The ACO program is slated to begin January 1, 2012. Providers participating in an ACO will be required to post signs in their facilities, to offer standardized information about the ACO-- including how the ACO will improve the care received, as well as separately notify each Medicare patient at the first possible encounter.

 For accounting purposes, Medicare beneficiaries will be retrospectively attributed by CMS to a particular primary care provider based on the previous year’s pattern of health care. Even though a beneficiary is “attributed” to a particular provider and ACO, the patient may still seek health care wherever he or she chooses. ACOs will be prohibited from trying to control costs through the use of managed care techniques such as limiting choice of providers, utilization management, or requiring prior authorization for services for Medicare beneficiaries.

Expenditure benchmarks (targets) and actual expenditures will be calculated from the claims data generated by patients’ medical care.  If the actual expenditures of an ACO fall below the HHS-determined benchmark, “savings” are created which may then be divided between the ACO and the government. In order to qualify for its portion of the “savings”, an ACO must also satisfy quality standards set and judged by the HHS.

The benchmark is an estimate of what the total Medicare fee-for-service Parts A and B expenditures for ACO beneficiaries would have been in the absence of the ACO. This benchmark will be updated for each performance year within the three year performance period.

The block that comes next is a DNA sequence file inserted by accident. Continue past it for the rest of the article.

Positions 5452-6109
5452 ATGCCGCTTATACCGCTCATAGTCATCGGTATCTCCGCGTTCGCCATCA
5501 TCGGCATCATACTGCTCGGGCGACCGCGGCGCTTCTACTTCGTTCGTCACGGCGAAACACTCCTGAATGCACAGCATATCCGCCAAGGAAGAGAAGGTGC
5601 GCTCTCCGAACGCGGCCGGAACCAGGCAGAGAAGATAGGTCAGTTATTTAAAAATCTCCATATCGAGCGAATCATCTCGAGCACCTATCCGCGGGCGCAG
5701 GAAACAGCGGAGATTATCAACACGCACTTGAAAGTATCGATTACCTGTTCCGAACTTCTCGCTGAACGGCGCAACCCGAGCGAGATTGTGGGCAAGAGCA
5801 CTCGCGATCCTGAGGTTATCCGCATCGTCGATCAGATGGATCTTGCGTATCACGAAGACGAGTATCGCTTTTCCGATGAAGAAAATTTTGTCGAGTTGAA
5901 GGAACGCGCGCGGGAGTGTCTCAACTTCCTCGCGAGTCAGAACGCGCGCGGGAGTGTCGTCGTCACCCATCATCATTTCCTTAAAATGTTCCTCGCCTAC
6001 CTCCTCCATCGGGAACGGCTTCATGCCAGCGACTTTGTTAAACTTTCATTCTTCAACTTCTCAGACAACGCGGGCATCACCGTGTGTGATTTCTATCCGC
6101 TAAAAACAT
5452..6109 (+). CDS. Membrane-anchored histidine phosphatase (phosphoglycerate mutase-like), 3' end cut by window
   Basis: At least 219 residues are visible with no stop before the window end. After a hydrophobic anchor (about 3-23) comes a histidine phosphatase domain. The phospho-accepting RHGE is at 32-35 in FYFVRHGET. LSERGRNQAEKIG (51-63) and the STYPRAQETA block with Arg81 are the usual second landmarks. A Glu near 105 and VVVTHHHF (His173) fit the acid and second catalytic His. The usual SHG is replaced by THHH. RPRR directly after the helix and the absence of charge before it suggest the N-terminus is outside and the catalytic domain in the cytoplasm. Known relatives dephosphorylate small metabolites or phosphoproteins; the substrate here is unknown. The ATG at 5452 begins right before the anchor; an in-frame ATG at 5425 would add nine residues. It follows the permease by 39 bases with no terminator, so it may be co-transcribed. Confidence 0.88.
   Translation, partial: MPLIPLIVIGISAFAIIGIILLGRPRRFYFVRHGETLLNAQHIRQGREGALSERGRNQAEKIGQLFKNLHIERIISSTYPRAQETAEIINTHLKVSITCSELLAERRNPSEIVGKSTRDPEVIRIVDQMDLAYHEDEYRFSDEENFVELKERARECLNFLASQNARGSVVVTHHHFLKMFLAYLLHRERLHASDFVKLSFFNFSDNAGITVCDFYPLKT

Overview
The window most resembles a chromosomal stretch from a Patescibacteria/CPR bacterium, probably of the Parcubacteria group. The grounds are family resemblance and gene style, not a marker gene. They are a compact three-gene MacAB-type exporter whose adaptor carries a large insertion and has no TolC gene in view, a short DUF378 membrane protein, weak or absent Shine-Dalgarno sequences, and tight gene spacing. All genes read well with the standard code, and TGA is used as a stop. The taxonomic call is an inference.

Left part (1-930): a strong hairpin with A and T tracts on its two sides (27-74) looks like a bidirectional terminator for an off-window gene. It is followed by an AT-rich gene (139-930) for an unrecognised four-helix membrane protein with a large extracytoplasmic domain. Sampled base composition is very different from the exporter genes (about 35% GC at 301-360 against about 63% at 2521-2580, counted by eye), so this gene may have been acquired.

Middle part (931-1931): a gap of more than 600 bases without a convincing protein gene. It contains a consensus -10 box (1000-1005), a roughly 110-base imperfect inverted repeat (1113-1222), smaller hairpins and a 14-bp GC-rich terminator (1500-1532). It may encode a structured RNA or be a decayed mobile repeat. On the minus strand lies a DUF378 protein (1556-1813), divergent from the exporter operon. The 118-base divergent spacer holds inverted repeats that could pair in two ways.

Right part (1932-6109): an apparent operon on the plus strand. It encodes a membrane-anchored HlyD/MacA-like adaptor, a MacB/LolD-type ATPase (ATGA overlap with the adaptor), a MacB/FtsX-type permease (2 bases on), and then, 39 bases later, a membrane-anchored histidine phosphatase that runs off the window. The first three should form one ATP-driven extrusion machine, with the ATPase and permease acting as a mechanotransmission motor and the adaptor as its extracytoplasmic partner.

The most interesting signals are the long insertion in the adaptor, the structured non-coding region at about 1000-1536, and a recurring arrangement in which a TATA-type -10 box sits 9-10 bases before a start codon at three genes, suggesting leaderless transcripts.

CMS is proposing a choice of two types of risk-sharing models:  a one-sided risk model (sharing of savings only for the first two years and sharing of the savings and losses in the third year) and a two-sided risk model (sharing of savings and losses for all three years.) Smaller, less experienced organizations can begin with the lower risk-lower reward one-sided model, while larger more experienced ACOs can start immediately with the higher risk-higher-reward potential two–sided model.

Official Documents:

1. Seven pages of legislation in the PPACA have been turned into 649 pages of regulation.

   The relevant parts of the ACA can be found here:

   Title III: Subtitle A: Part III: Sec. 3022  pg 395-399; 940-941

2. The complete set of proposed rules is in two parts and is available here:

    Medicare Shared Savings Program:  Accountable Care Organizations

3. Proposed Statement of Antitrust Enforcement Policy Regarding Accountable Care

   Organizations Participating in the Medicare Shared Savings Program

Detailed Summaries

1. Congressional Research Service report on ACOs

2. National Law Review    Proposed ACO Rules Summary

3. Commonwealth Fund    Proposed rules for ACOs Participating in the Medicare Shared  Savings Program: What Do They Say?

From the Department of Health and Human Services on the proposed ACO regulation:

Written and copyrighted May 2011 by Beth Haynes, MD, Docs 4 Patient Care, Senior Health Policy Analyst and Marion Frank, Docs 4 Patient Care, National Alliance Co-chair